Tribute bands tap into built-in audience by performing favorite tunes across Dayton region

Every tribute band starts with an original band. Without AC/DC, Pink Floyd and The Beatles, there would be no Power/Load, Have a Cigar or Come Together.

These are just a few Dayton, Ohio-based tributes dedicated to playing other bands’ music. Since it’s often impossible to get some bands back together (two Beatles are dead), and because of soaring ticket prices for national touring acts (i.e. Taylor Swift), tributes are often a viable alternative.

They provide the experience of seeing the real thing for a fraction of the cost, so long as the audience suspends some disbelief. But do tributes affect original local music?

Some tributes prefer kitschy aesthetics over the music, especially once they drift into wig territory, which can be seen as, and ultimately is, a cheap gimmick. But save for Come Together’s rooftop-specific gigs and dry-cleaned suits, Dayton’s premier tribute to the Beatles focuses on the music.

Come Together is the closest a Dayton audience can get to see The Beatles, but one of the many chances to see “The Beatles.”

Seth Gilliam, the bassist for Come Together, is the de facto Paul McCartney on account of the viola bass. For all intents and purposes, he is McCartney — though he does sing some Lennon tunes.

Credit: Tom Gilliam

Credit: Tom Gilliam

Gilliam is also Cliff Williams in Power/Load, David Gilmour in Have a Cigar and recently took over as Bob Dylan in The Last Waltz tribute, Such a Night.

Seth Gilliam & The Fake News, Gilliam’s alternative band, played one show in 2023.

Such a Night and Power/Load are annual events, whereas Have a Cigar is still in its rehearsal phase — its first official show is at the State Theater in Springfield on July 12. Come Together started as a yearly event at Yellow Cab Tavern, though recently ramped up its schedule to play three surrounding cities.

When a band plays music already established in the cultural consciousness, The Beatles being a prime example, the response is always incredible. Even local cover bands, such as The Big Wazu, do well playing popular classic rock songs unapologetically loud.

That’s not to say that every tribute and cover band will pack out houses, but those bands inherently attract listeners by fortuitously tapping into built-in audiences.

Take the local indie rock group Seth Canan & The Carriers who recently played a face-melting 90-minute set at Oregon Express. The room wasn’t full, but the band played as if it were. After their shredding and cymbal-crashing finale, they got off stage and the audience called out for more. The Carriers finished their set with Neil Young’s “Rockin’ in the Free World,” and the room objectively loved it.

It should be noted that Canan also plays the role of Angus Young in the AC/DC tribute, Power/Load, and has incorporated those schoolboy mannerisms into his guitar-playing outside of that.

Canan and Gilliam are just two examples of exceptional musicians in both tributes and original bands.

Patrick Himes, a respected and ubiquitous local producer at Reel Love Recording Company, is often preoccupied on the road with the national touring tribute, The Black Jacket Symphony.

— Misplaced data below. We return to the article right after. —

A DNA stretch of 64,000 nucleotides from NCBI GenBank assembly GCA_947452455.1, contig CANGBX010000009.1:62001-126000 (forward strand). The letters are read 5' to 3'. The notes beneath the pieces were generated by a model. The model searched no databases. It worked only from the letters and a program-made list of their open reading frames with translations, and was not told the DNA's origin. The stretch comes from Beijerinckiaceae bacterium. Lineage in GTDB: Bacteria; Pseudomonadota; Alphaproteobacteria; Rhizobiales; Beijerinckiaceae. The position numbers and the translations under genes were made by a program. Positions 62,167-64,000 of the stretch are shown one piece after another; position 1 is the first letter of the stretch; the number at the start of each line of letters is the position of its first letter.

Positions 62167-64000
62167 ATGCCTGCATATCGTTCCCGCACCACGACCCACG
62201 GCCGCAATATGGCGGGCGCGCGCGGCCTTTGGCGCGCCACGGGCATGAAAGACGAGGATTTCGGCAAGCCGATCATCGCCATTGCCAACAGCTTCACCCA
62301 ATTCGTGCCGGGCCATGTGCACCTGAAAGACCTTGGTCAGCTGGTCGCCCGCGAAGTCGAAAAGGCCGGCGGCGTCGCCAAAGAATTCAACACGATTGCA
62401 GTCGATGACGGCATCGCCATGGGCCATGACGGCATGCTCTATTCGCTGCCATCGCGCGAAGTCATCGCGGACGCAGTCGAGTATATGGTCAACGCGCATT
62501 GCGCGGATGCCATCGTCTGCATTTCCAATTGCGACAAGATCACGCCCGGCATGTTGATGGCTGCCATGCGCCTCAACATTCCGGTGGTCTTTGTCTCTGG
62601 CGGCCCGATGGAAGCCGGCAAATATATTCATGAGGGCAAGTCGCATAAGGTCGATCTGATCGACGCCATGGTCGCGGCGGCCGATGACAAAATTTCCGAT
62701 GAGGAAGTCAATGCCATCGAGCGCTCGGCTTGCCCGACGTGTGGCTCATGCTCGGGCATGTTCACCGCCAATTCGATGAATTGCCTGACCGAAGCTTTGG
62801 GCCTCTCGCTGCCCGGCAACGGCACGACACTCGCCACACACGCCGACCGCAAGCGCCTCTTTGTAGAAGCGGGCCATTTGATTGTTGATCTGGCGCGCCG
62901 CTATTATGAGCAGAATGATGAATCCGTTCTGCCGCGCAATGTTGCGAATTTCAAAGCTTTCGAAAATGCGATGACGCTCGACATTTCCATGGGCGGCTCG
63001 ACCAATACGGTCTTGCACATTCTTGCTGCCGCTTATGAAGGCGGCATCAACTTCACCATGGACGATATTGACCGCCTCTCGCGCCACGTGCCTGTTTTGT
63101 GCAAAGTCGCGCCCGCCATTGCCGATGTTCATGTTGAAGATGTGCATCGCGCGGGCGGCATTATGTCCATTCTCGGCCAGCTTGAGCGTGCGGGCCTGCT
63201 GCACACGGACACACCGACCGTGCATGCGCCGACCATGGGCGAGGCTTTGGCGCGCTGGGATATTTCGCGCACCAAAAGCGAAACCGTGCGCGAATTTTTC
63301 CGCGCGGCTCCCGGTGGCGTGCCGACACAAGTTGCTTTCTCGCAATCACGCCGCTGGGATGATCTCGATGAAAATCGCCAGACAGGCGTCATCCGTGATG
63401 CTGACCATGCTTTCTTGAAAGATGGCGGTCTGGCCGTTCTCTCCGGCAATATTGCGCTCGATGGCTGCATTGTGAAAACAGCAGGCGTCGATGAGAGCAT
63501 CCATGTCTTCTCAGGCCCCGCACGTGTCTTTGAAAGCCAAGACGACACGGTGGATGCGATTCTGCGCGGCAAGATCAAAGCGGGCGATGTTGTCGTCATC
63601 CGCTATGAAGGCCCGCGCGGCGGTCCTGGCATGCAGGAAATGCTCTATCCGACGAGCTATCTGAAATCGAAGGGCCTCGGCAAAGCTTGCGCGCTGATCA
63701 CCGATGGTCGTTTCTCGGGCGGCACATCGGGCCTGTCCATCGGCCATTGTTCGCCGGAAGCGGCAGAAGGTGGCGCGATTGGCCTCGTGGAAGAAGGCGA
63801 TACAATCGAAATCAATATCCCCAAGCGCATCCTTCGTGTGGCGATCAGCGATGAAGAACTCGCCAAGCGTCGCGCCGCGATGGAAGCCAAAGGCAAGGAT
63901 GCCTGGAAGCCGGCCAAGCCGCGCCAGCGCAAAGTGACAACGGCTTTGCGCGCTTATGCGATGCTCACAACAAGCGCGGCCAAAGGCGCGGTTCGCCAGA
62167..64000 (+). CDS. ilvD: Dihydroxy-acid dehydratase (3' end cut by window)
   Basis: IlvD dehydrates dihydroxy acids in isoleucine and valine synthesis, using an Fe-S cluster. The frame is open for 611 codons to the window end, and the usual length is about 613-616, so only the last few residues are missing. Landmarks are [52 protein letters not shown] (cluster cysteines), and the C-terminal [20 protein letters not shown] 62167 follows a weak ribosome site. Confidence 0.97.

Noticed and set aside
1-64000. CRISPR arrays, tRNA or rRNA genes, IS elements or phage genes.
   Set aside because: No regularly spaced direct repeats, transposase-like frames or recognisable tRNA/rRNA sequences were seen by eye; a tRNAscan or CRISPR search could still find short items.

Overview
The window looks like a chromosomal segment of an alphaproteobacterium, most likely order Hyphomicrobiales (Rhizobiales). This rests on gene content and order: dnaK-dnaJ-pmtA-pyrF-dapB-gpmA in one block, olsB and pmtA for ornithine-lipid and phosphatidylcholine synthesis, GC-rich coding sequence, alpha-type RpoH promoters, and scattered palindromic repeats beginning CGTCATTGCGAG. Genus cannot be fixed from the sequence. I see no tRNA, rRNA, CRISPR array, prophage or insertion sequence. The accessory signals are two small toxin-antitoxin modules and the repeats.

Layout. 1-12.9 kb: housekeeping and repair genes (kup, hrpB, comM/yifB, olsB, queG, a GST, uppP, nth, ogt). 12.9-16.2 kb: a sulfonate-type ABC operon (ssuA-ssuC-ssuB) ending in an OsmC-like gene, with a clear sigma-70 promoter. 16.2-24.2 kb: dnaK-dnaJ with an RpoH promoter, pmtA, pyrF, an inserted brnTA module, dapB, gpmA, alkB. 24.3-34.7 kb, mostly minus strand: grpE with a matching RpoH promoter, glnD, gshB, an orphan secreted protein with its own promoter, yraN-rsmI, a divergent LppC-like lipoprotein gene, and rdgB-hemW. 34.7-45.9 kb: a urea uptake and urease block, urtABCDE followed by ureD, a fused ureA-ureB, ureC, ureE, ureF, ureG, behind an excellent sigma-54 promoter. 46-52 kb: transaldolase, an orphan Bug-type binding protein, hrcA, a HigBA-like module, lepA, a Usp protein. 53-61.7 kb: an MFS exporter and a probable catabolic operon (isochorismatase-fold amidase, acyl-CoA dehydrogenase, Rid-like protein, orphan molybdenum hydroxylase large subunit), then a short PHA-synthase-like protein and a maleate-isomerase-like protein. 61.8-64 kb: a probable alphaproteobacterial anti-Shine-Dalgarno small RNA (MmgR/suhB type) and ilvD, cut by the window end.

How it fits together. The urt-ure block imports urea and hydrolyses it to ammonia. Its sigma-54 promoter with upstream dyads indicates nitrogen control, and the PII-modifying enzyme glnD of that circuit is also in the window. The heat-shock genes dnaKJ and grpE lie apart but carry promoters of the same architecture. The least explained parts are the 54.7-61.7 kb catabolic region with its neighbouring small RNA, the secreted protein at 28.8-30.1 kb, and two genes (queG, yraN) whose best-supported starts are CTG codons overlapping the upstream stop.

Drummer Brian Hoeflich has played on myriad Dayton bands’ records as a session musician, while also playing in Come Together, This Must Be the Party (a Talking Heads tribute) and Green Dayton (a self-evident tribute to 1990s Green Day). He also plays with Louisville, Ky. musician Kyle Eldridge, among other acts.

One might blame the cohabitating of several bands — which certainly isn’t specific to Hoeflich — as the downfall of some projects. But, as Hoeflich points out, that might be more attributed to a band’s lack of direction.

“I think that one thing that original bands tend to be really bad at is coming up with what it is specifically they want,” Hoeflich said. “The magic between someone writing amazing songs, performing them for their friends… nothing can ever change that. No cover band or tribute band is going to take that away.”

Dayton music has its success stories — Ohio Players, The Breeders and Guided By Voices being a few examples — and continues to produce worthy talent. But as more musicians decide to go the tribute route, it begs the question: where does that leave the status of new Dayton music?

“Booking tribute acts is a safer bet in terms of ticket sales,” Libby Ballengee, a local booker and promoter, said in a text. “However, I keep these shows to a minimum because I prefer to support original artists. […] So, if we want to have more bands that we are proud of as a community, we have to support the original acts that no one has heard of, too.”

To pull off convincing tributes, musicians must have the skillsets — or, in some cases, the wigs. To be in fruitful bands, musicians must commit, despite the odds stacked against them. But as the Dayton music scene has proved, with most tributes having members in other projects, these roles are not mutually exclusive.

“If there weren’t so many good bands in Dayton, there wouldn’t be so many good tributes,” Gilliam said.

Not every original deserves a tribute but every tribute starts with an original — and some of them play around Dayton eight days a week.

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